The last couple of years have been extremely strenuous to all of us stranded at our homes to the point where it’s repulsive to even turn on the TV. We all needed something to cope up with the amount of negativity that surrounds us. Some resorted to music, some took up art. I, on the other hand, took up reading Greek philosophy, more specifically Stoicism.

Stoicism is one of the (less bizarre) Greek philosophies which argues that the path to eudaimonia (happiness) is for humans to act in ‘accordance with nature’, meaning being rational and not break character no matter how grave a calamity hits us. It is a very common misconception between ‘Stoicism’ and ‘stoicism’, the latter being a person who suppresses or doesn’t share his/her emotion. On the contrary, Stoicism does not advocate the suppression of emotion rather it teaches us to have better relationships with them.

The founding father of this philosophy was Zeno of Citium in Athens in the 3rd century B.C with the final notable follower of Stoicism being the famous Roman Emperor Marcus Aurelius. The Stoic philosophy stands over 3 pillars:

The Dichotomy of Control: Recognising what’s in our hands and what is not

The Responsibility: Understanding that it’s not things that upset us but our judgement of things.

Virtue: A way to act with excellence in every moment regardless of the situation.

The highlight of Stoicism is that ‘virtue is the only good for human beings. However, they do not oppose having luxurious things in life. They see such entities as adiaphoric (indifferent), but they have value and are the medium for virtue to act upon.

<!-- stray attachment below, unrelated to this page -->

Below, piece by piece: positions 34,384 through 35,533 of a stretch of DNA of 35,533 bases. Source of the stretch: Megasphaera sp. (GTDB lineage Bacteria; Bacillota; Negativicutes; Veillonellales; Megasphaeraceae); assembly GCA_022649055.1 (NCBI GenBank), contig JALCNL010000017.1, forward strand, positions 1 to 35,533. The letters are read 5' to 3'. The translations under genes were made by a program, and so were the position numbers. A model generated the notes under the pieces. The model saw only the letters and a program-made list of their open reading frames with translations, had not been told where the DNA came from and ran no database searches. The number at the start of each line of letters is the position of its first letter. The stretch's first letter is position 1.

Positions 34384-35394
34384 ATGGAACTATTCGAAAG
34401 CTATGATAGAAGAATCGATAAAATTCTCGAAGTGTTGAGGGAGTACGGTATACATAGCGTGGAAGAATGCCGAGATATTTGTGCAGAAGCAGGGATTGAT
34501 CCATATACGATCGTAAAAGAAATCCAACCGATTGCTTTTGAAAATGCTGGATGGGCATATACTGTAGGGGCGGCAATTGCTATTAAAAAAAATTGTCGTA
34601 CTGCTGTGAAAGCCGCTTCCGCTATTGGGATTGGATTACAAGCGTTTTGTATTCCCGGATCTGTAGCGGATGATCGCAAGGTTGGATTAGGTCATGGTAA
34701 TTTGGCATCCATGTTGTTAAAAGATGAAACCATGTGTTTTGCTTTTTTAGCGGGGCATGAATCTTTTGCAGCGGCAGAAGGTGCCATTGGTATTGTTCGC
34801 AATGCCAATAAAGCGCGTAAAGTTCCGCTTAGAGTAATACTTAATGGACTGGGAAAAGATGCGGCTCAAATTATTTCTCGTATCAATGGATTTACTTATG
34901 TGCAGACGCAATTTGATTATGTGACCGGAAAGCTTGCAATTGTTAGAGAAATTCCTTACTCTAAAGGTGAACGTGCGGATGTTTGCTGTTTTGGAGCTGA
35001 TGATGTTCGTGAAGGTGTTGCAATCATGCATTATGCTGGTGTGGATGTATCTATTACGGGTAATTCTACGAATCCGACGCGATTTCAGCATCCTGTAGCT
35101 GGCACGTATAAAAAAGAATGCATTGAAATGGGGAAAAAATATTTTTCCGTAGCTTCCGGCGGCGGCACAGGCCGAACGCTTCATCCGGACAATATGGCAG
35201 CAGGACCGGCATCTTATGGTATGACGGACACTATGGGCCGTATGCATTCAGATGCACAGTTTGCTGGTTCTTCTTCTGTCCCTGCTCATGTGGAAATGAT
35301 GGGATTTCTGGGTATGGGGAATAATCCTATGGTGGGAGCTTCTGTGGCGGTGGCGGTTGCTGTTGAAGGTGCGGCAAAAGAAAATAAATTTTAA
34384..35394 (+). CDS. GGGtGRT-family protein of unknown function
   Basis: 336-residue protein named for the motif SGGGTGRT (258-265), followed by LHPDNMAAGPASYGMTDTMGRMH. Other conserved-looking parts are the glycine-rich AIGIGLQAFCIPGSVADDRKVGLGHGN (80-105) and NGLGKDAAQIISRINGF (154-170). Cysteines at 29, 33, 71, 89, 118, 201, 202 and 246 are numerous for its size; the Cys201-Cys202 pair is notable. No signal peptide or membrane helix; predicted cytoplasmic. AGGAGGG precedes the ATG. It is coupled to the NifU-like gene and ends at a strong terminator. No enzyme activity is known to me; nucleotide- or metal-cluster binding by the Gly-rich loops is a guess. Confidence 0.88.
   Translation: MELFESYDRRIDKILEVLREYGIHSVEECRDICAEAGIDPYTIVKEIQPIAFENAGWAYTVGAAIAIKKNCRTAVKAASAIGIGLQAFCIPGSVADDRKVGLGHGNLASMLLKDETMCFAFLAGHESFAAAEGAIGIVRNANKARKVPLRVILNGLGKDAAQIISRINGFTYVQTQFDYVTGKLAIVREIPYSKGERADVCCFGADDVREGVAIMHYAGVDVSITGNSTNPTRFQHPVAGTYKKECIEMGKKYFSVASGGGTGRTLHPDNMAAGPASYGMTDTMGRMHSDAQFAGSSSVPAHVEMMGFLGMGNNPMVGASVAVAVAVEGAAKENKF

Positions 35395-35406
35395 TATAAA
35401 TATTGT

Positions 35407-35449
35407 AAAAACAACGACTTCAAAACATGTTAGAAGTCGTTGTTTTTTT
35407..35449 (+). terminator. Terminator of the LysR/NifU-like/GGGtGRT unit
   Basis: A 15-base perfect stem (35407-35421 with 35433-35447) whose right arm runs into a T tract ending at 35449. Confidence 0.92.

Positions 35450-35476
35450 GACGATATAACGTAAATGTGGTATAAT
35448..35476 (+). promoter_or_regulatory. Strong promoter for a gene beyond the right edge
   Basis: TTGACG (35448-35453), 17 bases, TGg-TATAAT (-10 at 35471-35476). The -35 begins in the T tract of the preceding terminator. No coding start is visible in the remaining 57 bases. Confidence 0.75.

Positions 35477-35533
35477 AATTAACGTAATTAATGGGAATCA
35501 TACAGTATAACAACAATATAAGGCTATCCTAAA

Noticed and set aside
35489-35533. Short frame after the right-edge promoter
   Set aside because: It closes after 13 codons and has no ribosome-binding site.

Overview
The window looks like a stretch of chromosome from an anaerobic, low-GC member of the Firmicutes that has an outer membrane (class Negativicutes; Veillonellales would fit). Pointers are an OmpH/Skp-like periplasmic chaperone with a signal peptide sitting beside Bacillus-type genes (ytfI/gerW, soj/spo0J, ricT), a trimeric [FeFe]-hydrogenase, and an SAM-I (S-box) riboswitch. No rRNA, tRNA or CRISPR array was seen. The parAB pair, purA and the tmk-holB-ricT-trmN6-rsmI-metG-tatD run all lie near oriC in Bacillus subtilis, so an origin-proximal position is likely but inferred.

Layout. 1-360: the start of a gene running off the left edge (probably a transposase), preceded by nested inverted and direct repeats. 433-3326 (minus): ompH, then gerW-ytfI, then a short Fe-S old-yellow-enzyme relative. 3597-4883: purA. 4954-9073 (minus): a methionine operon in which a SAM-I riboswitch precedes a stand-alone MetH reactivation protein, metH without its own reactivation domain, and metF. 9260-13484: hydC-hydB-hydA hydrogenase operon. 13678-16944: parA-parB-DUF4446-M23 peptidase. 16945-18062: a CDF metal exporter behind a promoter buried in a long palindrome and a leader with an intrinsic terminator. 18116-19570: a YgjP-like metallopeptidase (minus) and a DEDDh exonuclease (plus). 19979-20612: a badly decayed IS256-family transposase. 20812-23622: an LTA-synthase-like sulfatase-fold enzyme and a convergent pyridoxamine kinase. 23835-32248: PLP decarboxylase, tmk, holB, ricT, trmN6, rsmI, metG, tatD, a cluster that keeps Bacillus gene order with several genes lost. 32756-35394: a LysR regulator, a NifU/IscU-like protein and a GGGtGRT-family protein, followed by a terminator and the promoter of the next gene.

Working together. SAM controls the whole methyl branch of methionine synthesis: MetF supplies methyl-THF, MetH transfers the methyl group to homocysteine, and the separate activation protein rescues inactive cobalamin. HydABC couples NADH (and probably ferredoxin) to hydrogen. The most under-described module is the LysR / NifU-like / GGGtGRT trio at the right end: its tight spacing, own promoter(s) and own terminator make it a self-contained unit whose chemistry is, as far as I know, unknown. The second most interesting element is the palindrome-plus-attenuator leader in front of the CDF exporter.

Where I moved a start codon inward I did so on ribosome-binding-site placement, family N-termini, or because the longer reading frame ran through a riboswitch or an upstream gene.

Despite all the terrible things that have happened to the world with or without the pandemic, self-reflection is of utmost importance, as we periodically review what luxury we have and do not have its important for us to also review by what ideals we stand by and what can be done to change our view of the world and look at things more positively.

But why Stoicism? In all of the Greek philosophies such as cynicism, nihilism, and many other, Stoicism I feel is relatable to the modern world situations where we deal with hundreds of things that go by with or without our knowledge. At every passing day, we seem to find ourselves like a brick in a wall, serving no purpose except being chained to the system we are bound to. I found this philosophy as a form of ‘escapism’ which does not take readers to a fictitious place but rather helps us to make our imaginative and ideal world a reality by just changing the lens through which we look at our lives.

Recommended Reading: Discourses and Selected Writings by Epictetus

By, Pranav Sudhir Kashyap, Editorial Head

Posted by cmradmin

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